Andrew Roth

Andrew Roth Photography
Photo by Andrew Roth Photography

When is it too late to throw yourself into what you love? Do we cross a moment in adulthood when we put aside our longings for the long haul? Do we have to? In the early 2000s, Andrew Roth was working full-time as a product development engineer in Milwaukee. He had established a practice of sequestering all his vacation days and taking an extended trip once a year. “I would come up with the craziest trip I could. It wasn’t like going to Cancun kind of trips. I was just trying to go off into the weird, remote, quiet places and see the way the world really works,” Andrew recalls. “I could walk up to somebody and hear what their story is. The camera gives you that pass. So I just fell in love with not only traveling but then really meeting people on some intimate level even if it’s just a little conversation you have with somebody.”

After Should

woman sitting on the back of minivan

Welcome back! If you’ve been following along, in 2018 you read about how I lived a life of should—I should be this, I should do that. I was miserable being what others wanted me to be and decided to come out of the closet of should. For 2019, I’m going to talk about how I left a life of should and what lessons I learned to free myself. These learning lessons were earth-shattering ideas for me and changed my entire life. Hopefully, you aren’t stuck in a life of should, but whether you are or not, I bet you can learn something from these lessons. Buckle up and come along for the ride!

An Honest View—Mary Landry

Mary Landry
Photo by Share the Health

Normalcy is the projection of a person’s story onto the world around them. It’s a state of being loaded with acceptance of a familiar reality. Wherever you grew up, however you grew up, you probably look back on your childhood and think, overall, things were pretty normal. Then we build up these subconscious blinders, which may lead to looking at things as you want to remember them and not as they truly are. When Mary Landry took an honest look at Madison, past the celebrated university, the communal nature of area farmers’ markets, and the egalitarian efforts of local businesses and organizations, she saw a need in women’s health that had become so normal for Madison, nobody really wanted to talk about it.

Privacy, Technology, and Liberty

Computer keyboard

“The fact that technology now allows an individual to carry such information in his hand does not make the information any less worthy of the protection for which the Founders fought.” —U.S. Supreme Court Chief Justice John Roberts in Riley v. California (2014)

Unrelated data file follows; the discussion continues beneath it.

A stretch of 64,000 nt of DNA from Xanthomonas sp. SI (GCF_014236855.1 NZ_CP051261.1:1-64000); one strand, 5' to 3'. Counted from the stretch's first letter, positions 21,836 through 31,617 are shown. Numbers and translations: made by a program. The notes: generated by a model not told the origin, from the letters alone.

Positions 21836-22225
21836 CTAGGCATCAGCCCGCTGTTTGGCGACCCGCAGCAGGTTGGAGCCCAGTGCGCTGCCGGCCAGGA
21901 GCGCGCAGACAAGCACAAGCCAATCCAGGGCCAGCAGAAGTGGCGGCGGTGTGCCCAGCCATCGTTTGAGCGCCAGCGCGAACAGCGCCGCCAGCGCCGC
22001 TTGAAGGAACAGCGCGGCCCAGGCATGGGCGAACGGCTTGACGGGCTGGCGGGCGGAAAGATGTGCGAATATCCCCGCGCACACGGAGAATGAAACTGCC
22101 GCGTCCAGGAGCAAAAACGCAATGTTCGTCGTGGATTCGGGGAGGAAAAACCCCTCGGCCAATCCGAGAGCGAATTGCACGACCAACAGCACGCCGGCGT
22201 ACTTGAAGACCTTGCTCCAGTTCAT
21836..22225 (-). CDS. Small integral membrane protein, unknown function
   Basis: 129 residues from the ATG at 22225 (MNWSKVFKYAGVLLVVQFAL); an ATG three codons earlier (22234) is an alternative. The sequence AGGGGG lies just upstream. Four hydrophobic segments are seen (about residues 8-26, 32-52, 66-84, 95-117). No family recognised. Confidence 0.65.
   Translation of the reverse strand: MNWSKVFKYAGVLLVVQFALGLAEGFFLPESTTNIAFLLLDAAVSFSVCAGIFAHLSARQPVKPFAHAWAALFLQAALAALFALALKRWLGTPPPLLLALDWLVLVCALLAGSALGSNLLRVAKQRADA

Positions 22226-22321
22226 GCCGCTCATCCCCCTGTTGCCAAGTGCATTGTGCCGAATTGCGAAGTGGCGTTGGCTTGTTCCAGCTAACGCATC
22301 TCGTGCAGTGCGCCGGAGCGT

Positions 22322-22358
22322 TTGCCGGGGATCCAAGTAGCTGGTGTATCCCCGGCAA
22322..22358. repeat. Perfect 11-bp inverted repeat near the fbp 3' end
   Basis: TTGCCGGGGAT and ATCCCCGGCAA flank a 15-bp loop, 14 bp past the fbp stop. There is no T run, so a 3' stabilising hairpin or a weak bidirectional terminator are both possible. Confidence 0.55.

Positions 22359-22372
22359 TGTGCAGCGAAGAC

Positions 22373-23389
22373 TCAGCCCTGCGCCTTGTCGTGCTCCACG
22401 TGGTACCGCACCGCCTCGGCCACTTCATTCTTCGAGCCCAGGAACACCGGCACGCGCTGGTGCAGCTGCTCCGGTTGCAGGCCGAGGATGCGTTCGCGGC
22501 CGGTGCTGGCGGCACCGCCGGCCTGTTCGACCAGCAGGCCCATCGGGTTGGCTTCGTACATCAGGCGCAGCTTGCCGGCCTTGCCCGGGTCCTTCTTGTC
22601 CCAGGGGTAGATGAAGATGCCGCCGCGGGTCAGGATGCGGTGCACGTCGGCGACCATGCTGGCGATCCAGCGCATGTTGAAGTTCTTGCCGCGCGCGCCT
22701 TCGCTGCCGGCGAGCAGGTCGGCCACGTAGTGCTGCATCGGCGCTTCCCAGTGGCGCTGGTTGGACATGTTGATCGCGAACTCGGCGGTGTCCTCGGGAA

Blue Agave Restaurant and Lounge: Authentic Mexican Food the Way it was Intended

Blue Agave restaurant interior
Photo by Eric Tadsen

Traditional Mexican food has never been more popular in Wisconsin than it is now. It’s easy to fall in love with a cuisine when the dishes are authentically prepared. If you love a taste of Mexico, you’ll find it at Blue Agave Restaurant and Lounge on Butler Street in downtown Madison.

From the Editor

writing

I’m writing during January’s snowstorms and record cold snap, which have led to a common satirical theme in communication exchanges: why do we live in Wisconsin? While I’m not a fan of shoveling, dangerous roads, and life-threatening air temperatures, I never doubt that Wisconsin is where I will live my best life because of the passion I’ve been able to share with others regarding where and how we live.

Tax Strategies For Retirees

couple talking with advisor

By formulating a tax-efficient investment and distribution strategy, retirees may keep more of their hard-earned assets for themselves and their heirs. Here are a few suggestions for effective money management during your later years.

If They Build It, We Should Go

Octopi Brewing exterior
Photo by Octopi Brewing

Parties, classes, concerts, and town hall meetings all have something in common. They need space. In the not-too-distant past, churches played probably the largest role in providing space for people with common interests to come together and work, plan, discuss, or play. Studies and surveys from Pew Research Center suggest church participation is way down from where it was 50 to 70 years ago. So all these shared beliefs and systemic understandings become more compartmentalized, even diametrically opposed, and in the age of the internet, the ability to escape to whatever cubby we feel comfortable in is maybe a bit too easy.

Livable Landscapes

Landscape
Photo by ZDA, Inc.